On Wednesday, Mr. Trump rolled out their appointments with unstinting praise. Ms. Haley, he said in a statement, was “a proven deal maker, and we look to be making plenty of deals.” Ms. DeVos, he said, was a “brilliant and passionate education advocate.”
Credit Travis Dove for The New York Times
For Mr. Trump, who was spending a quiet day before Thanksgiving at Mar-a-Lago, his estate in Palm Beach, Fla., the appointments ended a breathless two-week sprint since his stunning victory. In a videotaped holiday greeting to the American people on Wednesday, he acknowledged the wounds left by a “long and bruising political campaign.”
His aides said he would resume meeting with potential cabinet members on Friday, when they said he would announce Mr. Carson, the retired neurosurgeon with whom Mr. Trump bitterly clashed and lavishly praised during the campaign.
Soon afterward, Mr. Trump is expected to name Gen. James N. Mattis as defense secretary. But the search for a secretary of state has become less clear, people involved in the transition said. Aides are divided between Rudolph W. Giuliani, who staunchly backed Mr. Trump’s candidacy but whose business dealings have drawn scrutiny, and Mitt Romney, viewed by many as a safe pick but who harshly criticized Mr. Trump during the campaign.
Mr. Giuliani, who has lobbied publicly for the position, confided to associates that he believed the job was his and told Mr. Trump’s top advisers that it was the only post he was interested in, according to the people briefed on the discussions.
But Mr. Trump grew concerned both with the attention Mr. Giuliani has been drawing to himself and the reports about potential business conflicts. Some in the president-elect’s circle voiced concerns about whether Mr. Giuliani would be the subject of a messy confirmation battle.
Their attention turned to an unlikely alternative: Mr. Romney. Advisers who favored Mr. Giuliani believed Mr. Trump could send a unifying message by holding a perfunctory meeting with a vocal critic like Mr. Romney. But Mr. Trump liked him and was intrigued by the prospect of a camera-ready emissary of the United States around the world.
Mr. Giuliani met with Mr. Trump a day later, urging him to make a decision. Mr. Romney has not signaled to Mr. Trump directly that he would accept the job if offered, a person close to the transition said.
Mr. Trump has also been warned by several advisers against choosing Mr. Romney because he might pursue his own agenda.
The tension has left some on the team looking for a third choice, like Gen. John F. Kelly of the Marines, the former head of the United States Southern Command, which oversees the military prison at Guantánamo Bay, Cuba; David H. Petraeus, the retired Army general who was director of the C.I.A.; or, a particular long shot, former Senator Jim Webb of Virginia, who could be the lone Democrat in the cabinet after having briefly run for the party’s presidential nomination last year.
Choosing Mr. Petraeus, who resigned in 2012 in a scandal over his leaking of classified information, would be somewhat easier after Mr. Trump said he would not pursue a case against Hillary Clinton over her handling of classified emails on a private email server, one person close to the transition said.
The debate over secretary of state is a microcosm of the balance Mr. Trump is trying to strike in all of his appointments — between loyalists who will appeal to his base and more mainstream Republicans, many of whom stridently opposed his candidacy. In Ms. DeVos, Ms. Haley and Mr. Carson, he is trying to appeal to several of these constituencies, from Midwestern ultraconservatives to the diverse society that Republicans have tried to reach, with mixed results.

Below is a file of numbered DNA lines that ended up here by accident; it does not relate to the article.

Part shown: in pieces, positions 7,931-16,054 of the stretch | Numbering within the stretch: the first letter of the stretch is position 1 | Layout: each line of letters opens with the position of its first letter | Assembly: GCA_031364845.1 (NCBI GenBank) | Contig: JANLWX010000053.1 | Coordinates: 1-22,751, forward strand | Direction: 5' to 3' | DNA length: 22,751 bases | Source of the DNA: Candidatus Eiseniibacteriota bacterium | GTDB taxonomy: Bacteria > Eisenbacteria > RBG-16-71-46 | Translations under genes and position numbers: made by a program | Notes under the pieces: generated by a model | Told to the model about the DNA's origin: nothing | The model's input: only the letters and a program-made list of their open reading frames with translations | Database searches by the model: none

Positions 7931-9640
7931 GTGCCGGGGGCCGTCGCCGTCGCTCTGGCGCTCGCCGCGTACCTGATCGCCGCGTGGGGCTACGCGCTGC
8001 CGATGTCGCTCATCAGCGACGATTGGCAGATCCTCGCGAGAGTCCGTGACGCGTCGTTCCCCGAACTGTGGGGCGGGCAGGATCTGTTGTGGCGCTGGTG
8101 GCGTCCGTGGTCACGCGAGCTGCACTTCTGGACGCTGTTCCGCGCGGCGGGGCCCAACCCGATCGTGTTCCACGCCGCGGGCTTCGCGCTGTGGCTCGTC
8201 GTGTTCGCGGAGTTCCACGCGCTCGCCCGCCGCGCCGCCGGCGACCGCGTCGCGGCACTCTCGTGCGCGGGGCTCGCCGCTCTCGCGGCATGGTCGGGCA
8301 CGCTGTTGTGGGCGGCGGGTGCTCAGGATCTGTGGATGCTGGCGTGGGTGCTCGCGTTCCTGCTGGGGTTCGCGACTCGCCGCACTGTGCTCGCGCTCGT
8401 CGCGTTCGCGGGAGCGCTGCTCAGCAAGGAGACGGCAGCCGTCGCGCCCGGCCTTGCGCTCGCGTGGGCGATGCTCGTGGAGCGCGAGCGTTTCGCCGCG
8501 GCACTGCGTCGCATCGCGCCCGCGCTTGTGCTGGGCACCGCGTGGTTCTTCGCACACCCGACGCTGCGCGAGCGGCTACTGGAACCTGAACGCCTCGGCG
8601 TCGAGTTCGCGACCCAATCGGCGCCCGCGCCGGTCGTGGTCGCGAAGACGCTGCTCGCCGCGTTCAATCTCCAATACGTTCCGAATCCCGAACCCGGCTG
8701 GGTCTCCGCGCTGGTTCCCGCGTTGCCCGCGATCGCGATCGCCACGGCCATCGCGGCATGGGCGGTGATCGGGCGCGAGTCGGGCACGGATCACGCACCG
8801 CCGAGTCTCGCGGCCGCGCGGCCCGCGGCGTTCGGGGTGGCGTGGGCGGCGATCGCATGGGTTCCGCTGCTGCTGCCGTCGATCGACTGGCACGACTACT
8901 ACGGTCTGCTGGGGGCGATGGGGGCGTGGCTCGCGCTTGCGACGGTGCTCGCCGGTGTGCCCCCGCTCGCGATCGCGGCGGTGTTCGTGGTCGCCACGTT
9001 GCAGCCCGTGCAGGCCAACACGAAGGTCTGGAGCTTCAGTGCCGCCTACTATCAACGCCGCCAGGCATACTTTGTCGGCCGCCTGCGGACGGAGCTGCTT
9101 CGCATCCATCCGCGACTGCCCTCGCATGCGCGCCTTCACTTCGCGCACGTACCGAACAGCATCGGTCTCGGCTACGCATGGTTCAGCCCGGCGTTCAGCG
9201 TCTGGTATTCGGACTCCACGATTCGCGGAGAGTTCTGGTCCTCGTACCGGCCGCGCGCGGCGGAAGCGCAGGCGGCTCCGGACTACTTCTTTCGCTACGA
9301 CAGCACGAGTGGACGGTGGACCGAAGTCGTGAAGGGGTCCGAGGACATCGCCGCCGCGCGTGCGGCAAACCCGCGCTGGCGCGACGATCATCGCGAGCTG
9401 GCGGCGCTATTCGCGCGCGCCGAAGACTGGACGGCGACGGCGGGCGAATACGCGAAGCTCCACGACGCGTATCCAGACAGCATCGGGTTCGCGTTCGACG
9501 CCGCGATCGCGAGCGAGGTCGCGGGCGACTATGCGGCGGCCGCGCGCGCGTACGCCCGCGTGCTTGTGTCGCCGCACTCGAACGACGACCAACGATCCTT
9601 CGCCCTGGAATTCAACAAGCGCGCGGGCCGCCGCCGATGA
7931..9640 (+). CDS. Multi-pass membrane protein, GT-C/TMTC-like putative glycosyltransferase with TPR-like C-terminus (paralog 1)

Mr. Trump’s selections could blunt criticism that his early picks came from a homogeneous bloc of older, white men. If confirmed, Ms. Haley would step down as governor and be replaced by the state’s lieutenant governor, Henry McMaster, who was an early supporter of Mr. Trump.
Credit Hilary Swift for The New York Times
Mr. Carson is a familiar face to Americans after a Republican primary campaign in which he briefly rose to the top of the polls.
Neither he nor Ms. Haley is particularly experienced for the posts they have been offered. Mr. Carson had even seemed to take himself out of the running for a cabinet position last week, with his friends putting out word that he had concluded he was not qualified to run a vast federal bureaucracy. Some pointed to Ms. Haley’s experience as a legislator and trade ambassador for South Carolina as credentials for the United Nations post.
John D. Negroponte, a former ambassador to the United Nations under President George W. Bush who opposed Mr. Trump’s candidacy, said Ms. Haley was an “intriguing and very good choice.”
“She’s not an ideologue,” he said. “She’ll quickly grasp that there are aspects of the United Nations’ work that can benefit the United States.”
Ms. DeVos, a former finance chairwoman of the Republican National Committee, won the support of Senator Lamar Alexander, the Tennessee Republican who is chairman of the Senate Education Committee. He called her an “excellent choice.”
She favors charter schools, which are publicly funded but typically run independently of local school boards and teachers’ unions, and school vouchers, which give students tax dollars to apply toward private-school tuition.
Lily Eskelsen Garcia, president of the National Education Association, the country’s largest teachers’ union, criticized the nomination, saying that Ms. DeVos’s efforts over the years had “done more to undermine public education than support students.”
“She has lobbied for failed schemes, like vouchers — which take away funding and local control from our public schools — to fund private schools at taxpayers’ expense,” she said. “These schemes do nothing to help our most vulnerable students while they ignore or exacerbate glaring opportunity gaps.”